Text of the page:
After last week signing a five-year contract extension with his team Deceuninck-QuickStep, Remco Evenepoel has headed to Spain for an altitude training camp in Sierra Nevada ahead of his Grand Tour debut at the Giro d'Italia.
The 21-year-old is currently training at the Spanish Sports Ministry's High Performance Centre at 2,320 metres altitude alongside teammates Julian Alaphilippe and João Almeida to prepare for the Giro, which will be his first race of the season and his first since crashing out of Il Lombardia last August.
Alaphilippe will return from the camp for Amstel Gold Race next Sunday, while Almeida is expected to race next at Liège-Bastogne-Liège. Evenepoel will stay until April 21 as he builds up to the Giro, which kicks off in Turin on May 8.
Evenepoel has spent the past half-year rehabilitating the fractured pelvis he suffered after crashing over a bridge into a ravine on the descent of the Muro di Sormano.
In addition to the altitude training camp, Evenepoel will undergo a time trial test session in Belgium. He'll work on fine-tuning his time trial position for the Giro and the Tokyo Olympic Games – his second major goal of the season – at the Eddy Merckx Centre in Gent, supervised by Belgian national coach Sven Vanthourenhout.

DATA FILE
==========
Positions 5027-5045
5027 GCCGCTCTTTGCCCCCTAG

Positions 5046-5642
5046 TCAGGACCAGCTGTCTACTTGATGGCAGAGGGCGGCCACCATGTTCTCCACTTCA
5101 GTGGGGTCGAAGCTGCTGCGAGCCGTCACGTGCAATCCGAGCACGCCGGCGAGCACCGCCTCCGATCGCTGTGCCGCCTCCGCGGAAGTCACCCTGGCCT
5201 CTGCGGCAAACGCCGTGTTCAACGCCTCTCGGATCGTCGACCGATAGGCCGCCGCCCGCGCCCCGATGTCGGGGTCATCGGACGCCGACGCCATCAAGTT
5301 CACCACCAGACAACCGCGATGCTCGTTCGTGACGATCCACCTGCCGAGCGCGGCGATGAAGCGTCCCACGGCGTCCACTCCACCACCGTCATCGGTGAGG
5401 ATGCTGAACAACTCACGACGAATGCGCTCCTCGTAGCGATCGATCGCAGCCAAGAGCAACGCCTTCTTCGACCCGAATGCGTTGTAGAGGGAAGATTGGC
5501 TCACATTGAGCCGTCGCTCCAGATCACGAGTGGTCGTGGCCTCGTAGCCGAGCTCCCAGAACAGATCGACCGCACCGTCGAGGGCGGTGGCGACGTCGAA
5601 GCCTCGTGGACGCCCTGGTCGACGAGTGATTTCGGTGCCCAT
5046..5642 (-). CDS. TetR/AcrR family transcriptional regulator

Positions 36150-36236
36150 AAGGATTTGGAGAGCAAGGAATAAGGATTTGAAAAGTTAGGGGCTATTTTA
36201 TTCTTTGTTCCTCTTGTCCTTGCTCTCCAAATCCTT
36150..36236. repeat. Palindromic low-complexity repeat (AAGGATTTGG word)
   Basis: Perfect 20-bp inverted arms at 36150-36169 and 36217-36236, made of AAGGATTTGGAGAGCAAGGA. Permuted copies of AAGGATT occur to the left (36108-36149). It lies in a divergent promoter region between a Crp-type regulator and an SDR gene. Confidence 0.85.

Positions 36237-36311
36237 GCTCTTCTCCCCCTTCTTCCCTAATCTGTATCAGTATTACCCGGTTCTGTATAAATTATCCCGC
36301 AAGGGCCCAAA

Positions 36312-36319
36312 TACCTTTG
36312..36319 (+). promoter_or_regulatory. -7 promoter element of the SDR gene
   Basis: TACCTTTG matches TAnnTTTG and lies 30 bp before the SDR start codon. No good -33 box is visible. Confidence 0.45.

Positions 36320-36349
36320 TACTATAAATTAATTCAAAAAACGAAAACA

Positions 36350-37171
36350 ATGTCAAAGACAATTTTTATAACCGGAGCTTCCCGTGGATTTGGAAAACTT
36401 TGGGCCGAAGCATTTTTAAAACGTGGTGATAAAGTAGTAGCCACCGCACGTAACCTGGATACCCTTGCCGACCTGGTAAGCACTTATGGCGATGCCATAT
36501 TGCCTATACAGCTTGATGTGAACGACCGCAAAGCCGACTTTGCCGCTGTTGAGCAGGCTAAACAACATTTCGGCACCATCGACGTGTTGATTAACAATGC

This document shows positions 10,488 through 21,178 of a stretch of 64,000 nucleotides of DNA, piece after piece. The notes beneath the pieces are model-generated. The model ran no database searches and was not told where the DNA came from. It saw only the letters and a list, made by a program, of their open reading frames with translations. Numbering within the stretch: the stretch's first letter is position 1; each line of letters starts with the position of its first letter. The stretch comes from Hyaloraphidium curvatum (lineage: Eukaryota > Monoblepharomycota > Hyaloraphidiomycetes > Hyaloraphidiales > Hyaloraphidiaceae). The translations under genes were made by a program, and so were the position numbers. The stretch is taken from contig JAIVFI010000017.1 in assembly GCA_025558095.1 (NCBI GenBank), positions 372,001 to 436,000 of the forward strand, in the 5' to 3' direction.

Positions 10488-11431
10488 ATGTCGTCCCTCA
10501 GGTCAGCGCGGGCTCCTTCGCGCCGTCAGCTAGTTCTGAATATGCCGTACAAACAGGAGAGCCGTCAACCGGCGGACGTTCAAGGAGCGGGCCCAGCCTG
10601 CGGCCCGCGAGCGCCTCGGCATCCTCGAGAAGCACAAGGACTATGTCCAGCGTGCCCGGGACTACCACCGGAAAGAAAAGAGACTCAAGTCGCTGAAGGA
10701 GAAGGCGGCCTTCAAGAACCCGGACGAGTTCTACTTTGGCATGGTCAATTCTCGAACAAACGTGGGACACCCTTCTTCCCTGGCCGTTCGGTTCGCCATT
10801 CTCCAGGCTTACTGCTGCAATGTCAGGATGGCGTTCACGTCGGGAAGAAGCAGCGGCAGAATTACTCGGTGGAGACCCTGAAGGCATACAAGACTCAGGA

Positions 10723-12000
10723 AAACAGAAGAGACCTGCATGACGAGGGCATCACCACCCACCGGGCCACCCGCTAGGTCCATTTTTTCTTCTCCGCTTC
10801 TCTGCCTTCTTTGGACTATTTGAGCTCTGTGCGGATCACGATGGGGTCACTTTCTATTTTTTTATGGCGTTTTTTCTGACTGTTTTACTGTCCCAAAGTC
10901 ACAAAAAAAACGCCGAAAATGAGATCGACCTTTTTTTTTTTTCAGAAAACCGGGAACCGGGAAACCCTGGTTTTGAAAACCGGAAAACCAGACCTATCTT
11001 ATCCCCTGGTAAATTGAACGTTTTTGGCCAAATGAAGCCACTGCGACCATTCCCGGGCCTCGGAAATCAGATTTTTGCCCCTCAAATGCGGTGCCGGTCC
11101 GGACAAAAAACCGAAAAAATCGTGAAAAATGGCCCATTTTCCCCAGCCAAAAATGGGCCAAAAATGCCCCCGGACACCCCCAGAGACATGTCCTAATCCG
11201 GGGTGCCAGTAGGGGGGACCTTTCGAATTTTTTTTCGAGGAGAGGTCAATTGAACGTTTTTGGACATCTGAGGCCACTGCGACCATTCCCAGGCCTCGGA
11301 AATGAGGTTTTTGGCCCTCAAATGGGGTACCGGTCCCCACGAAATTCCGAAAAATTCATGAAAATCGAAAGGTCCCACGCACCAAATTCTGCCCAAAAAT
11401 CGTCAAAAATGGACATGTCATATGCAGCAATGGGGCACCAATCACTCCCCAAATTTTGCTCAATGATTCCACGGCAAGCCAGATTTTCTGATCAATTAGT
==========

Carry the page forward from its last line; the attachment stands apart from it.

Evenepoel secured his future with Deceuninck-QuickStep for five more years last week, signing an extension despite the team's own future not yet being certain as the deals with both title sponsors expire at the end of 2021.
"As Patrick [Lefevere] told me, this is the longest agreement he has ever signed with a rider. I'm really proud and happy to stay in this wonderful team, where I have already enjoyed a lot of success, and hopefully we can reach our big dreams," Evenepoel said.
Lefevere, meanwhile, added that the contract was "an important step for the future, for the team".
"We're glad Remco continues with the Wolfpack, and as he said, we hope we'll enjoy many more great moments together."
Daniel joined Cyclingnews as staff writer in August 2019 after working as a freelance journalist for seven years, including time spent working for Cyclingnews and sister magazine, Procycling.
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